<property name="cacheable" value="false" />
        </bean>
        
         <bean id="viewResolver"
            class="org.springframework.web.servlet.view.InternalResourceViewResolver" >
               <property name="viewNames">
                   <value>*.jsp</value>
               </property>
                <property name="order" value="6" />
         </bean>
    If anyone has any suggestions, it would make my day.
    Last edited by starmandeluxe; May 22nd, 2014, 09:56 PM.

  • #2
    The first problem is that I can't get Spring Security to actually run with our current application since we already use external authentication (it's an entirely custom auth API) and I don't need any of the SS auth functionality, so I want to SS to ignore that somehow. The application refuses to even load if you don't specify an authenticationmanager, but adding a user seems to not work either since it tries to authenticate using that instead...a nice catch-22. Here's what my spring-security.xml looks like:
    If you are using Spring Security for authorization, it still needs to know what roles your user has to make access control decisions. Have a look at the Pre-Authentication scenarios http://docs.spring.io/spring-securit...ingle/#preauth


    We have Thymeleaf in place as our template engine, which makes it difficult since JSPs are not used, only plain .html files with th: tags for evaluating expressions. This means that placing a CSRF token into my page, like this:

    <meta name="_csrf" content="${_csrf.token}"/>
    Did you try:

    Code:
     <meta name="_csrf" value="dummy" th:value="${_csrf.token}"/>

    Comment


    • #3
      Thank you so much for the advice, Rob. For the authorization problem, I somehow got around it by using "http403EntryPoint" in the configuration: http://stackoverflow.com/questions/8...tionentrypoint


      I did try the th:value but got the error
      Exception evaluating SpringEL expression: "_csrf.token"
      I struggled with that for a while, and almost considered doing away with Thymeleaf just so that I could use a normal JSP to evaluate the CSRF token, but eventually I solved the problem. It was hidden away in the annals of the Thymeleaf forums:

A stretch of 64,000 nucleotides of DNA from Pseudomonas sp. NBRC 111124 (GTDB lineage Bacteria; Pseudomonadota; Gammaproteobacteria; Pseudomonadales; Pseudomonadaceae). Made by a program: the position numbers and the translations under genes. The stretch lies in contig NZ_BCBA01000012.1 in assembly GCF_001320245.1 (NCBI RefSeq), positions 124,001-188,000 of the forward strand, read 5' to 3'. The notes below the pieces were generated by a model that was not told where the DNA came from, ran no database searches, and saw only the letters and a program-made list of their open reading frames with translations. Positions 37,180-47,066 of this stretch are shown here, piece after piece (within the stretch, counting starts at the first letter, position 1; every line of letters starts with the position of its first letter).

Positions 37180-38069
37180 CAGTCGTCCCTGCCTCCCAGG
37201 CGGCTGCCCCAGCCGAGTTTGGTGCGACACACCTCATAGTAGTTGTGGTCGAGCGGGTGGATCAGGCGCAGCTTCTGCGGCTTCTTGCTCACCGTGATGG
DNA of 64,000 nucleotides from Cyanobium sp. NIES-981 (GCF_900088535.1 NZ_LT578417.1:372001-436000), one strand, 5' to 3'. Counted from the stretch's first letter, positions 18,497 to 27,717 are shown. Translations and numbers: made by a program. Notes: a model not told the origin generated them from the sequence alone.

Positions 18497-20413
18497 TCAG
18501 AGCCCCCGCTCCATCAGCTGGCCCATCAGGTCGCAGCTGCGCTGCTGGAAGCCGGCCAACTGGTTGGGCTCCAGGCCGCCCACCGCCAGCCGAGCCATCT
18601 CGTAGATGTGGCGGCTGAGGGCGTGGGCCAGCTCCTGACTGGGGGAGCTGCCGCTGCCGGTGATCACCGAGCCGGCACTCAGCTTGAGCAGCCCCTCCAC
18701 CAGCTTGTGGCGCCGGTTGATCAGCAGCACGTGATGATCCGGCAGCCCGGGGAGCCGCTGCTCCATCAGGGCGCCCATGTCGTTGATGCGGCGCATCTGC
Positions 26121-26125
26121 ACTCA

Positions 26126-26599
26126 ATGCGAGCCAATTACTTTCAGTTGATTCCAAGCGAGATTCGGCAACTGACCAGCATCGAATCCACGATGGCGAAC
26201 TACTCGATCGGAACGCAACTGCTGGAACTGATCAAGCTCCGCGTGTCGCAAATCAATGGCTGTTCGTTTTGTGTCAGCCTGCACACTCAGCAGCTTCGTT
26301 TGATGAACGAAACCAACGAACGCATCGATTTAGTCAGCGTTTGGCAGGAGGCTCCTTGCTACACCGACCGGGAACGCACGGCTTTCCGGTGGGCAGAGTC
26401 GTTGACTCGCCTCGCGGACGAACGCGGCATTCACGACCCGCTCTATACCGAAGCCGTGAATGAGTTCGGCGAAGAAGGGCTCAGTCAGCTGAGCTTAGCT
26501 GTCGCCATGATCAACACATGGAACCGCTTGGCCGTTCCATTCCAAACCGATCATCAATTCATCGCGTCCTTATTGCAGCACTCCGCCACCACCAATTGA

https://github.com/thymeleaf/thymele...mment-27643488

      Infamous Issue 7. The last comment by the creator of Thymeleaf says that:

      th:action ... detects when this attribute is being applied on a <form> tag --which should be the only place, anyway--, and in such case callsRequestDataValueProcessor.getExtraHiddenFields(... ) and adds the returned hidden fields just before the closing </form> tag.
      That was the key phrase I needed to get the token to work. Unfortunately it's completely unobvious why "th:action" would also kick off getExtraHiddenFields, but at any rate it does, and that's what matters.

      So for anyone struggling with Thymeleaf + Spring Security CSRF + AJAX POST, here are my steps:

      1. Implement the Spring interface RequestDataValueProcessor and register it in Spring Security's XML config so you can override the method getExtraHiddenFields, which allows you to insert a hidden input field into the HTML (with the token of course). The token itself is generated with a Java.Util UUID.

      2. With JQuery, read the value from that hidden field and set the Request Header's "X-CSRF-Token" attribute so that it gets sent over HTTP. It's not possible to simply leave the token in the hidden input field because we are not doing a form Submit, instead we use AJAX POST to call methods on the server side.

      3. Extend Spring's HandlerInterceptorAdapter and register it as an interceptor so that every time a POST method is done, the "preHandle" method on the server side is called so it can compare the request token (extracted from the HTTP header in the previous step) to the session's token (should be the same!). After it does this check, it can either allow the request to go through or return an error.

      Paraphrased from Eyal Lupu's great blog post here, but I had to tweak it to my situation because of my AJAX requirement. Funnily enough his post is linked to as part of the official Thymeleaf documentation.

      Good luck!

      Comment

      Working...
      X